At Week 2, participants will undergo a 12-hour pharmacokinetic (PK) test to evaluate the drug levels in their blood. If LPV/r levels are not high enough to control HIV and the participant can swallow tablets, hard gel capsules, or the contents of hard gel capsules with food or milk, the participant will begin taking SQV as part of his or her drug regimen and enter Step 2. After two weeks of taking SQV, participants will again undergo PK testing at Week 6. Based on these test results, the dose of SQV will then be increased, decreased, or maintained. Participants who do not add SQV to their regimen will continue taking LPV/r for the remainder of the study and stay in Step 1. If the PK test indicates SQV blood concentrations are sufficient, the participant will remain in Step 2. If the PK test indicates SQV blood concentrations are too low, the SQV dose will be increased and the participant will enter Step 3. After 2 weeks of taking elevated doses of SQV, participants will undergo PK testing at Week 10. If the PK test indicates that SQV blood concentrations are too high, the SQV dose will be decreased. At Week 14, participants who receive a reduced SQV dose will again undergo PK testing to verify that SQV blood concentrations are optimal.

Participants will have study visits at Weeks 2, 4, 6, 7, and 8, then every 4 weeks through the end of the study at Week 48. Study visits will include a physical exam, health history assessment, and blood collection. Blood collection for PK studies will occur at selected visits. Study visits at Weeks 2 and 12 will include an electrocardiogram (ECG or EKG).

Interventional
Phase 1
Phase 2
Allocation: Non-Randomized
Endpoint Classification: Safety Study
Intervention Model: Parallel Assignment
Masking: Open Label
Primary Purpose: Treatment
HIV Infections
  • Drug: Lopinavir/ritonavir
  • Drug: Saquinavir
Not Provided

*   Includes publications given by the data provider as well as publications identified by ClinicalTrials.gov Identifier (NCT Number) in Medline.
 
Completed
26
December 2006
Not Provided

Inclusion Criteria:

  • HIV infected
  • HIV RNA viral load greater than 5,000 copies/ml
  • At least 6 months of continuous therapy with a protease inhibitor (PI) prior to study entry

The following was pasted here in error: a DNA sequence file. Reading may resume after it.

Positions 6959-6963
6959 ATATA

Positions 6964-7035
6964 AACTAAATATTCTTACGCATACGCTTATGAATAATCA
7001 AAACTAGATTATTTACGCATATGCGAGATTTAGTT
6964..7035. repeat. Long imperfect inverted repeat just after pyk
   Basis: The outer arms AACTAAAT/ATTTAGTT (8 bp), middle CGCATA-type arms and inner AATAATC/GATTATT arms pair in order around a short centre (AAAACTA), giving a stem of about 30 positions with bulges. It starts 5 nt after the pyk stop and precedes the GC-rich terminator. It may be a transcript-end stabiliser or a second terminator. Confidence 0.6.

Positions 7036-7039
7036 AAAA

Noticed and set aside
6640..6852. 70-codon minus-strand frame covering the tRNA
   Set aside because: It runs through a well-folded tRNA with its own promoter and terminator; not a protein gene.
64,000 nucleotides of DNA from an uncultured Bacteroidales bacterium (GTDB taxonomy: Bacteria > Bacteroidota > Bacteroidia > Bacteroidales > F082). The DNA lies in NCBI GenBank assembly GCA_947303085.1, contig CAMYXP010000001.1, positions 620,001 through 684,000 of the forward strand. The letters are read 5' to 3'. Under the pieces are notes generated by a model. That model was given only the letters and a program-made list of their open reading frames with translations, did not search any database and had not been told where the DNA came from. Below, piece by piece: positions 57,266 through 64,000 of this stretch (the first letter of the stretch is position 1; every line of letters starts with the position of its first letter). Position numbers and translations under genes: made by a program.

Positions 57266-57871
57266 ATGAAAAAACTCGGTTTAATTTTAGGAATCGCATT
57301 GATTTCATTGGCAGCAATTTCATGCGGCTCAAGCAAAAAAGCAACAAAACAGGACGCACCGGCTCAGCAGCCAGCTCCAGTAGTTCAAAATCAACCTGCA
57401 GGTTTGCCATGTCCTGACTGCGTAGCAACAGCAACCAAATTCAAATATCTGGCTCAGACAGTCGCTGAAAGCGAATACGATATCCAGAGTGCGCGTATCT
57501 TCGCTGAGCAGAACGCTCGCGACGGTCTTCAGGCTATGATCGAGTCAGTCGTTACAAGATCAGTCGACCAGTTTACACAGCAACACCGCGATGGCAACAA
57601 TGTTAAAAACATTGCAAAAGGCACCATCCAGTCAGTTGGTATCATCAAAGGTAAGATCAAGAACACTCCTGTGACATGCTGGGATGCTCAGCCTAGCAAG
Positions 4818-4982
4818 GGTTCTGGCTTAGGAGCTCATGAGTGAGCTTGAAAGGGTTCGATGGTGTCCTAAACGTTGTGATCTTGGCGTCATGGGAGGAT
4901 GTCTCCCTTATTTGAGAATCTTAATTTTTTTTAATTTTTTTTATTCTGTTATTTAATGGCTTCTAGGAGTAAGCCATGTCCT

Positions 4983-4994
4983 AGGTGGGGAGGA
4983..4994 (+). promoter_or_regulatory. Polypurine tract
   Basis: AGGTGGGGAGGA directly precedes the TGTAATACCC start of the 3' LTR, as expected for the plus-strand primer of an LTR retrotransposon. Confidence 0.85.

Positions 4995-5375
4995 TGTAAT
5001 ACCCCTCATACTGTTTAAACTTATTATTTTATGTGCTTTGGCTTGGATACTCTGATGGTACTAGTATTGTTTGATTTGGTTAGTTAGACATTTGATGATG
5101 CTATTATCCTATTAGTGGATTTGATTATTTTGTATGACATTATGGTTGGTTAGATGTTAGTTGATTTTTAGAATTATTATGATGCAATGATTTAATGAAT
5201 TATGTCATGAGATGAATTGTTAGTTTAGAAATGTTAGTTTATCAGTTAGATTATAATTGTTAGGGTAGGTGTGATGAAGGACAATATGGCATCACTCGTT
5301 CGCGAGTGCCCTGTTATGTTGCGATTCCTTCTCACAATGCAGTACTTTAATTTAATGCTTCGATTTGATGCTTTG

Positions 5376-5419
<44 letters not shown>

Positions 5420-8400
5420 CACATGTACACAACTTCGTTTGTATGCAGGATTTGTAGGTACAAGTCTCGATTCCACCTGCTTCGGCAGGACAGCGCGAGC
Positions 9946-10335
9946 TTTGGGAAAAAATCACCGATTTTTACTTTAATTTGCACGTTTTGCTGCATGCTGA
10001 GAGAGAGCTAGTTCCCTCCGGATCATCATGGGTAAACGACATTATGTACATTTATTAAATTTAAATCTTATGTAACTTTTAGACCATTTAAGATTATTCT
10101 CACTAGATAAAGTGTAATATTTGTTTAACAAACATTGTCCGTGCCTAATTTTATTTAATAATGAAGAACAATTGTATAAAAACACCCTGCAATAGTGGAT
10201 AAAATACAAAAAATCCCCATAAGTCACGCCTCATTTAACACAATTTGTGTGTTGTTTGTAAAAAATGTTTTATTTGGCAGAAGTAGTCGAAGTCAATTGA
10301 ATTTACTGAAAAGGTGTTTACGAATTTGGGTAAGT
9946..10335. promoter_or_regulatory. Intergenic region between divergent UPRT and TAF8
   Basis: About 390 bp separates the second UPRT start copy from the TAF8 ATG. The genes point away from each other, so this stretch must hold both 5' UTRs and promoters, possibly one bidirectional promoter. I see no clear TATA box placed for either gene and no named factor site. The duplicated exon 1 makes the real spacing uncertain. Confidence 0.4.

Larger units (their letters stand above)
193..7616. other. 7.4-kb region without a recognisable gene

• No change in antiretroviral therapy since genotypic resistance testing
  • Genotypic resistance testing indicating a primary protease mutation at position 32, 47, 48, 50, 82, or 84 and at least three other mutations in positions 10, 20, 24, 30, 32, 33, 36, 46, 47, 48, 50, 53, 54, 71, 73, 77, 82, 84, or 90 OR phenotypic resistance testing, within 6 months of screening while on a failing regimen, indicating at least a fivefold increase in LPV as compared to wild type HIV
  • Parent or legal guardian willing to provide informed consent
  • If sexually active, agree to use acceptable methods of contraception
  • Have a telephone, pager, or other method of reliable communication with study staff
  • Able and willing to swallow study medications

Exclusion Criteria:

  • Any drug toxicity greater than Grade 3 at screening
  • Certain abnormal laboratory values
  • Acute opportunistic or serious bacterial infection requiring treatment
  • Chemotherapy for active cancer
  • Any significant diseases (other than HIV infection) that may, in the opinion of the investigator, interfere with the study
  • Require certain medications
  • History of heart problems
  • Family history of prolonged QTc-Interval Syndrome or prolonged QTc-interval at study entry
  • Pregnancy or breastfeeding
Both
2 Years to 17 Years
No
Contact information is only displayed when the study is recruiting subjects
United States,   Puerto Rico
 
NCT00084058
P1038, 10045, PACTG P1038
Not Provided
National Institute of Allergy and Infectious Diseases (NIAID)
National Institute of Allergy and Infectious Diseases (NIAID)
Eunice Kennedy Shriver National Institute of Child Health and Human Development (NICHD)
Study Chair: Peter L. Havens, MD Medical College of Wisconsin
National Institute of Allergy and Infectious Diseases (NIAID)
May 2012

ICMJE     Data element required by the International Committee of Medical Journal Editors and the World Health Organization ICTRP